These were rumbustious affairs. For example, on 21 September 1618 a certain John Bolland was indicted at Chester for being blasphemous, drunk, a vagrant, and for striking a constable at Bunbury Wakes at St Jamestide (25 July). Another example can be found in Providence Improved, a diary of local events, written by the Rev Edward Burghall, the Puritan schoolmaster of Bunbury Aldersey Grammar School from 1633-46, and later Vicar of Acton from 1646-62. In 1635, Burghall recorded:
"A multitude of people being set under the Church Yard Wall, at the south side of the Church in Bunbury, at the time of their Wakes, to see a Bearbait, the wall suddenly fell down upon them, yet they were not hurt. They had the same disorder the year following and there happened the same disaster, and the same deliverance. Oh! the great patience of almighty God."
Doubtless the Bunbury Wakes were discontinued during the Civil War and re-started again after the Restoration, to continue up to the present century. A fictitious account of the Bunbury Wakes is to be found in Beatrice Tunstall's novel, The Shiny Night. On firmer ground the Chester Chronicle on 20 June 1776 stated:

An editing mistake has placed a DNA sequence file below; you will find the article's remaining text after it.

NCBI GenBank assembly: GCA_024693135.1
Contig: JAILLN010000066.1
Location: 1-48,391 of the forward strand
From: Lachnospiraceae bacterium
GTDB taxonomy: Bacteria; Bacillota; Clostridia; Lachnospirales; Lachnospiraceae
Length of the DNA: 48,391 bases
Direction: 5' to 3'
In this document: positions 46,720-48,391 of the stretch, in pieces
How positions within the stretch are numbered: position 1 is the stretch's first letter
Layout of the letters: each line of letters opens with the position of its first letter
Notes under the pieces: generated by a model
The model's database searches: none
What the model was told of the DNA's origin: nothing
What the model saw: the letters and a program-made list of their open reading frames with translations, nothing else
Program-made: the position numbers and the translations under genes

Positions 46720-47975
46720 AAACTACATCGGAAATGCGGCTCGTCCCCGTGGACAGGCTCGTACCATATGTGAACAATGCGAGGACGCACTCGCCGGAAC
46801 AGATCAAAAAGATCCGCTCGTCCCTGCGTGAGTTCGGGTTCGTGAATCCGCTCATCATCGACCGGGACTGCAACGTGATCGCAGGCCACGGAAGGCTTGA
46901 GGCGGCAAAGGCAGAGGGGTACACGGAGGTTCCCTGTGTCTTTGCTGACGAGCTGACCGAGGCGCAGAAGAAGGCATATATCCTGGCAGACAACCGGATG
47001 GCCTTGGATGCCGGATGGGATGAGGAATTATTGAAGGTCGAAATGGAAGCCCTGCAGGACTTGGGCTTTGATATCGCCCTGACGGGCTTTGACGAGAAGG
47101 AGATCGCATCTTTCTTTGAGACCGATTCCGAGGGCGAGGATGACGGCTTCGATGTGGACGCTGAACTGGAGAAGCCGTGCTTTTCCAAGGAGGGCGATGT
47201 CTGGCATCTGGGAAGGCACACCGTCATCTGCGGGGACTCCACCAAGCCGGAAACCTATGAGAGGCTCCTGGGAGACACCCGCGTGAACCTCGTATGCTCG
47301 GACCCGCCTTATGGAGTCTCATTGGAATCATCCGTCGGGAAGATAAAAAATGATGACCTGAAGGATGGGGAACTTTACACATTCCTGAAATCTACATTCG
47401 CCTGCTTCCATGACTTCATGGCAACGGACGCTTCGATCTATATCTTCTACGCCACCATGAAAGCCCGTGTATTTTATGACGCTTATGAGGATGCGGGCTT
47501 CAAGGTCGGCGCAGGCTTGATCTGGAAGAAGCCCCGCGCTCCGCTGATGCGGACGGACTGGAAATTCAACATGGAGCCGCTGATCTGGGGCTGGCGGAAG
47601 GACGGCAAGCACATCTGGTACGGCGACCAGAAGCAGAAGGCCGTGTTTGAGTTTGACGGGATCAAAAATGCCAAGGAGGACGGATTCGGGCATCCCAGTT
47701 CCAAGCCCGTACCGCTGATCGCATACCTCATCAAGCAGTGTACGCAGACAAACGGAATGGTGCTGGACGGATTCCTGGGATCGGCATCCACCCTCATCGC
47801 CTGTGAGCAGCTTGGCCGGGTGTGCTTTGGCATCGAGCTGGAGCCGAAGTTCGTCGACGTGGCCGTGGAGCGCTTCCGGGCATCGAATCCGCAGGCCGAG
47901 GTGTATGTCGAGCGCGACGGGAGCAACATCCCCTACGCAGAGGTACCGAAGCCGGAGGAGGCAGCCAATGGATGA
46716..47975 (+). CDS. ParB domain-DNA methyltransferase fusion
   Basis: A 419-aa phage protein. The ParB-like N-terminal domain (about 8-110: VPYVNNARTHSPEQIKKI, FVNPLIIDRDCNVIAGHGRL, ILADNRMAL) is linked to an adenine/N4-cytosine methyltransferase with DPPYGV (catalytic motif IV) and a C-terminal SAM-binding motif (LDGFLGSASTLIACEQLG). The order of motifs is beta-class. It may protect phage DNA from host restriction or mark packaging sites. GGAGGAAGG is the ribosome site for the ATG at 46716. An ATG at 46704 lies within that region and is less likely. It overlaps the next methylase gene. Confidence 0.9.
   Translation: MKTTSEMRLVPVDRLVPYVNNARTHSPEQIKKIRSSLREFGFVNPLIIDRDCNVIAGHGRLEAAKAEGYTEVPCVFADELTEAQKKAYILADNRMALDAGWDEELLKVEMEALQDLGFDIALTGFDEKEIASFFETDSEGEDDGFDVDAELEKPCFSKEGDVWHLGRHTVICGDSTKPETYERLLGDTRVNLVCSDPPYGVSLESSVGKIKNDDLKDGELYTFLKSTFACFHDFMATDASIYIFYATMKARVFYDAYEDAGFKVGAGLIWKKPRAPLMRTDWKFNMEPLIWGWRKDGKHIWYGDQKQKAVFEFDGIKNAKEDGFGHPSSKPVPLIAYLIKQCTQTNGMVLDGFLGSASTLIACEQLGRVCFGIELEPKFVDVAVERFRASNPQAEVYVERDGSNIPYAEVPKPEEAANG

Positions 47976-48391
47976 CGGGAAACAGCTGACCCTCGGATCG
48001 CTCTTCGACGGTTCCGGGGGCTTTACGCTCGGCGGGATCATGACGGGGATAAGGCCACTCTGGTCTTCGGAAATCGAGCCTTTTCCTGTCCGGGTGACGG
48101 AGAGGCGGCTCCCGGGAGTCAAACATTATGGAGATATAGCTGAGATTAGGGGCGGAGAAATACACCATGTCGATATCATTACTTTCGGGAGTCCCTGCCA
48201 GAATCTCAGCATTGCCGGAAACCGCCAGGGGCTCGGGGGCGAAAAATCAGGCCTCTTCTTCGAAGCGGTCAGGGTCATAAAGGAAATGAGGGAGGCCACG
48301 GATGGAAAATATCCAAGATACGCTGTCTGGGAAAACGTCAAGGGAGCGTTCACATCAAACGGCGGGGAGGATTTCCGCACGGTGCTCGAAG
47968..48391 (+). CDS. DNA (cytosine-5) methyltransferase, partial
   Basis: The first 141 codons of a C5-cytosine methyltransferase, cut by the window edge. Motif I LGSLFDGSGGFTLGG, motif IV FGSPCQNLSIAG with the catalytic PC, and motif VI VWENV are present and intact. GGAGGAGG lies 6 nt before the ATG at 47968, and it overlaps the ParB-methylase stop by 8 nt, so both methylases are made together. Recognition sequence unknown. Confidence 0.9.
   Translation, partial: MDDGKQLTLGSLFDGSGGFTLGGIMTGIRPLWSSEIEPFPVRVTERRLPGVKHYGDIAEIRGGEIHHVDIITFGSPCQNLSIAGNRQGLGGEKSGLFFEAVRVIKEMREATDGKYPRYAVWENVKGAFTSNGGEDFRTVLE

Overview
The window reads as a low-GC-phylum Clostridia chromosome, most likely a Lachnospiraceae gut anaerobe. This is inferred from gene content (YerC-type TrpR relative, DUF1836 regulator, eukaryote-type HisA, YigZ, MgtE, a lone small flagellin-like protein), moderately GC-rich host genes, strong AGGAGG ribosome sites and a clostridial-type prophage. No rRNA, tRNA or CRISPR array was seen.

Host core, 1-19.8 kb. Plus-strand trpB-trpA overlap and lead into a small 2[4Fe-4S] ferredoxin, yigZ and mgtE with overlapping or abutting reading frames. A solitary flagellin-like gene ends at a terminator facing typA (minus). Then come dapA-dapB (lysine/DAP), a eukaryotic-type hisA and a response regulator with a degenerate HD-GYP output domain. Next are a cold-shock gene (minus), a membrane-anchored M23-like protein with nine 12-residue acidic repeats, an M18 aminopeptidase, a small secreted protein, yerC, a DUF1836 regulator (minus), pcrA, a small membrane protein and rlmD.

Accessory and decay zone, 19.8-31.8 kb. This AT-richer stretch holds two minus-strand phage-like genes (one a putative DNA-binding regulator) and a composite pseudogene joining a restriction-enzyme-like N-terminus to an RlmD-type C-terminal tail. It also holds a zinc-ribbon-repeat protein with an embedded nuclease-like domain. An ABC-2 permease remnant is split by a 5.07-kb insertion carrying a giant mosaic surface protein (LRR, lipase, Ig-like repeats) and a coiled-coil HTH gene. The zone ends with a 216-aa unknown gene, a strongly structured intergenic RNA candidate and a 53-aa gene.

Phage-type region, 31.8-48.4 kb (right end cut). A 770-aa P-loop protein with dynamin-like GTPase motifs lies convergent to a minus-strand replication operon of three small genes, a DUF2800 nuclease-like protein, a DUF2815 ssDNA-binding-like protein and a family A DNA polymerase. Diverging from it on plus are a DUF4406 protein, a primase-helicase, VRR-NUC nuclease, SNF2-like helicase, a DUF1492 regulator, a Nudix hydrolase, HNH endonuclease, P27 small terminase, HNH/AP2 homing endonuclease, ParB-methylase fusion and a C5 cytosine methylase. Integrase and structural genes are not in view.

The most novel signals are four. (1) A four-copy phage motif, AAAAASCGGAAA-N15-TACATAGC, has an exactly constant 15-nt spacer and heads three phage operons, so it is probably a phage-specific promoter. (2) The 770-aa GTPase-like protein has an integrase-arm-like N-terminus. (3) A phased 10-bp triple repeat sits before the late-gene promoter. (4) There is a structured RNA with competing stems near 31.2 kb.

"We are informed by a correspondent at Bunbury that, at their annual feast on Monday and Tuesday next, beside the usual entertainment on such occasions, there will be horse races and bull-baits. Much company is expected on account of the present agreeable mode of conveyance to Beeston Brook" (now called the Shropshire Union Canal).
From an advertisement for a Master of Ceremonies in 1808 it can be seen that there were many attractions at the Bunbury Wakes. The applicant
"should have a complete knowledge of pony and donkey racing, bag cock and peg racing, archery, singlestick, quoits, cricket, football, cocking, wrestling, bull and badger baiting, dog fighting, goose riding, bumble-puppy, etc. In addition to the above qualifications he must be competent to decide in dipping, mumbling, jawing, grinning, whistling, jumping, jingling, skinning, smoking, scaling, knotting, bobbing bowling, throwing, dancing, snuff-taking, singing, pudding eating, etc."
With such a list what could the two etceteras denote? Perhaps one ecetera was bear-baiting which continued, until made illegal in 1833. Locally, it is recorded that a bear by the name of Old Nell came to the Bunbury Wakes for 15 consecutive years, and when released, after her performance, would saunter off leisurely to sleep in the shippon at the Nag's Head. Not the present-day Nag's Head in the village centre but a hostelry situated not too far from the church. This fact indicates that the Bunbury Wakes were still held near the church, as in Burghall's time. Clearly they were accompanied by the provision of much ale and must have been memorable events -if one remained sober!
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